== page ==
Written by Dominic Dezzutti

The Denver Post reported this week that Governor John Hickenlooper is still undecided if he will throw his backing behind the School Finance Act tax measure. The School Finance Act will be on this November’s ballot, asking Colorado voters to approve a $1.1 billion dollar tax increase to fund a major overhaul of the education funding system in Colorado.

At first blush, it may seem odd to see Governor Hickenlooper on the fence about this issue. The School Finance Act was one of the key pieces of legislation passed in this year’s legislature for Democrats. For Governor Hickenlooper to not throw his support behind it would leave his Democratic legislative colleagues on a distant and weak political limb.

So, if it doesn’t make sense for the Governor to leave his colleagues hanging a little over four months before the election, why would the Governor be withholding his support?

I believe the key behind his indecision is his desire to be a key part of the decision on exactly how the tax mechanism will work.

Yes the tax mechanism, simultaneously the most boring and the most important aspect of the School Finance Act, and it is currently a key part of the situation that has yet to be decided.

The content of the School Finance Act, how the $1.1 billion dollars will be spent on education in Colorado is already in stone. However, supporters have yet to decide exactly how they want to raise the $1.1 billion.

There are various ways the taxing mechanism can work. It can go through property taxes or income taxes or even sales taxes. Frankly, there are too many options to mention here without making this blog entry a prescription sleep aid.

But, I am certain that there is a tax mechanism that Governor Hickenlooper would prefer to see implemented. And while he can choose to sit back and wait for the decision to be made without him, by telling a reporter that he has yet to decide to back the measure, he is actively saying he wants his preferred mechanism to be chosen.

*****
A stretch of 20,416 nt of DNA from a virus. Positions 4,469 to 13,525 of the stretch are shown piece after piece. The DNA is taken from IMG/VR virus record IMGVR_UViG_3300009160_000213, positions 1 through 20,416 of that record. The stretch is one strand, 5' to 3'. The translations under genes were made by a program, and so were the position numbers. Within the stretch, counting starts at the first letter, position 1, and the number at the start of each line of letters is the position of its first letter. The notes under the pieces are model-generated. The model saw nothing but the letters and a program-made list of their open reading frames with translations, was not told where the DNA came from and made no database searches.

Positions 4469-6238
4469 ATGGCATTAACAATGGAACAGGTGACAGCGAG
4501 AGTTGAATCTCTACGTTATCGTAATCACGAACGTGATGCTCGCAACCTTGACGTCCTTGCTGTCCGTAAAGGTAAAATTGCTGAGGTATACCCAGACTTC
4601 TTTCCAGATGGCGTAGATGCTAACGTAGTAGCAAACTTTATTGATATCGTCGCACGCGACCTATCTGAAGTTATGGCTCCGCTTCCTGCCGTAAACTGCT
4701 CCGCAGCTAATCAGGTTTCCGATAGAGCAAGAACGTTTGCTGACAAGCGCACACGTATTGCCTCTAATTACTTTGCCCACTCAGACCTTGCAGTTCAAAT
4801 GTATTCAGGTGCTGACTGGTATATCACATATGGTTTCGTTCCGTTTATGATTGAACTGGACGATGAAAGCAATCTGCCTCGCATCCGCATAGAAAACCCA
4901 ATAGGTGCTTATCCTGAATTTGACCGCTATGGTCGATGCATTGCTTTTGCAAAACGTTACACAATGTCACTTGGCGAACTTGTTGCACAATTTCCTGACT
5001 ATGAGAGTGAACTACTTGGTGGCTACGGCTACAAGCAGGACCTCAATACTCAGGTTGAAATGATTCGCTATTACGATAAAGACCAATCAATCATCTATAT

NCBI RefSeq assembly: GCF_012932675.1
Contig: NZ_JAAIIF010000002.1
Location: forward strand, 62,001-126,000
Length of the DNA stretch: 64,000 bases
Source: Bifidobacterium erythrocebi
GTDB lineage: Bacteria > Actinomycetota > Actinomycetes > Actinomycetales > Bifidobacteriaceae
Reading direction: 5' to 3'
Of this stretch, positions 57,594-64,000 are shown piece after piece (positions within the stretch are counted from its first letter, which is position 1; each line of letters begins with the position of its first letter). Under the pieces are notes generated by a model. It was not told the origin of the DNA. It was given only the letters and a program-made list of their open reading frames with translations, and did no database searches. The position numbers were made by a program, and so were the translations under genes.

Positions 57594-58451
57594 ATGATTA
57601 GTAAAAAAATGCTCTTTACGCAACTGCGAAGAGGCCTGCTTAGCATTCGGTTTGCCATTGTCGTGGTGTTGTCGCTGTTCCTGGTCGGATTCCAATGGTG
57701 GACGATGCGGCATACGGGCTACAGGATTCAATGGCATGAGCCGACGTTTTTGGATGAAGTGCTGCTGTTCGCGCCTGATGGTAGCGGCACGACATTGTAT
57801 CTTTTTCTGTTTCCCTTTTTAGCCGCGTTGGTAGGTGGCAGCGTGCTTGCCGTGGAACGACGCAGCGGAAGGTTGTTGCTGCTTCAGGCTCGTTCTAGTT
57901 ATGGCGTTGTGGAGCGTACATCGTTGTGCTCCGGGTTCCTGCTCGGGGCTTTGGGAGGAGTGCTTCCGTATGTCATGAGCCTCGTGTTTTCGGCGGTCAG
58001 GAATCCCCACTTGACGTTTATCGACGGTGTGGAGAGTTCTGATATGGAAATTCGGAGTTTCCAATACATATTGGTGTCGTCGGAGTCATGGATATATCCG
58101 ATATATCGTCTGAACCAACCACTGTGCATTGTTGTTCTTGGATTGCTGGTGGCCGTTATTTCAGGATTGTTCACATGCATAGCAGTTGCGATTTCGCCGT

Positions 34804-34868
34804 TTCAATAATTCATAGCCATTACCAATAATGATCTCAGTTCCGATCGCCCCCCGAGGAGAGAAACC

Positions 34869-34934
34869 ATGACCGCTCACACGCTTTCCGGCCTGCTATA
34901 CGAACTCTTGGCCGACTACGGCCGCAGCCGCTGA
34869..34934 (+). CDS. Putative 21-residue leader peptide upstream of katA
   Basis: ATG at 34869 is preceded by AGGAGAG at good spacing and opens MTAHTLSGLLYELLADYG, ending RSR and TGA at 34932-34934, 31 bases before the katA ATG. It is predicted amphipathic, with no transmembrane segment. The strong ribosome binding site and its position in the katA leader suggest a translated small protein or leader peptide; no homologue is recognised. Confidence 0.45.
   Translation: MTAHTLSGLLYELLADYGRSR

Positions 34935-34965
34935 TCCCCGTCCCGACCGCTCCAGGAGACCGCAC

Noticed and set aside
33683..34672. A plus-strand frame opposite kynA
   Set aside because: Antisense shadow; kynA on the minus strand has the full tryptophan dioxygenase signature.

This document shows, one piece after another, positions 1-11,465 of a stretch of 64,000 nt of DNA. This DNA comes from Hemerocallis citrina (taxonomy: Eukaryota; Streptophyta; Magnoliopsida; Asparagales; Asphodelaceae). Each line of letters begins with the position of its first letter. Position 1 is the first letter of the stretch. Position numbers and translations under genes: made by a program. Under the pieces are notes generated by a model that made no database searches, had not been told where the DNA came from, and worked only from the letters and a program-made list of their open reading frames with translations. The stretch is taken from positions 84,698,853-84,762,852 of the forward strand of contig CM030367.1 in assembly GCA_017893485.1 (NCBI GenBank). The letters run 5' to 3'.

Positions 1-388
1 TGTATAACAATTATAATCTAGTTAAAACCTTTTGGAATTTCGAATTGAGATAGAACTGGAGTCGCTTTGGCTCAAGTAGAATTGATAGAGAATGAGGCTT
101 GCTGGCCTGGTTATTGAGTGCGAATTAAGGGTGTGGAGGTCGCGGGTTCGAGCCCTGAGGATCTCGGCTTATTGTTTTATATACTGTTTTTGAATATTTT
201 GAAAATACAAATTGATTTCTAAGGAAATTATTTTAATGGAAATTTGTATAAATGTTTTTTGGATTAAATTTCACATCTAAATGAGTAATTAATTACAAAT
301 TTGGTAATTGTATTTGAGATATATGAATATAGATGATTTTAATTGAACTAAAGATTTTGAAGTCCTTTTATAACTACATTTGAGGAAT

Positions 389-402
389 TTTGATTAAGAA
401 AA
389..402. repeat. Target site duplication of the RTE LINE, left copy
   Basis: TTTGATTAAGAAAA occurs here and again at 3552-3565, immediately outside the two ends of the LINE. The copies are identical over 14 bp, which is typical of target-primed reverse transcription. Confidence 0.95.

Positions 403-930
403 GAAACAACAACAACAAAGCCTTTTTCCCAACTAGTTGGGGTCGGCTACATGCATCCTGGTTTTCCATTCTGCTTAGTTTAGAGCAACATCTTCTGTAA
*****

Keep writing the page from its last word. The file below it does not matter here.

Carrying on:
I imagine that the first thing that key supporters of the School Finance Act did after they heard about the Governor’s interview was to contact the Governor and find out what it would take to garner his support. I also imagine at this point, they know what mechanism he prefers.

There may be those that believe that the Governor is simply being prudent about his decision to support the measure by waiting until the mechanism is decided and that he has no interest in deciding the mechanism.

However, if that is true, the Governor is needlessly jeopardizing the success of the School Finance Act merely to look prudent. As a Democratic governor, it is in his best interest for the ballot measure to pass, so there is no reason to jeopardize its success.
It seems to me that if you are going to make your opinion public on such a critical issue to your own party, it better be for a good reason. A display of prudence is not a good reason, but wanting to decide the final tax mechanism is a very good reason.

If the tax mechanism is not something the Governor can actively defend, the entire campaign falls apart. If he can support it from the beginning, the measure has a much better chance of passing.

As always, I could be dead wrong about this. However, it seems silly to me that the Governor would voice an opinion for no good reason. Only foolish politicians don’t have a reason for everything they say.

The Governor has been accused of being a lot things, but a foolish politician has never been one of them.

About The Blogger

– Dominic Dezzutti, producer of the Colorado Decides debate series, a co-production of CBS4 and Colorado Public Television, looks at the local and national political scene in his CBSDenver.com blog. Read new entries here every Monday, Wednesday and Friday. Dezzutti writes about federal, state and local matters and how our elected leaders are handling the issues important to Colorado. Dezzutti also produces the Emmy winning Colorado Inside Out on Colorado Public Television.


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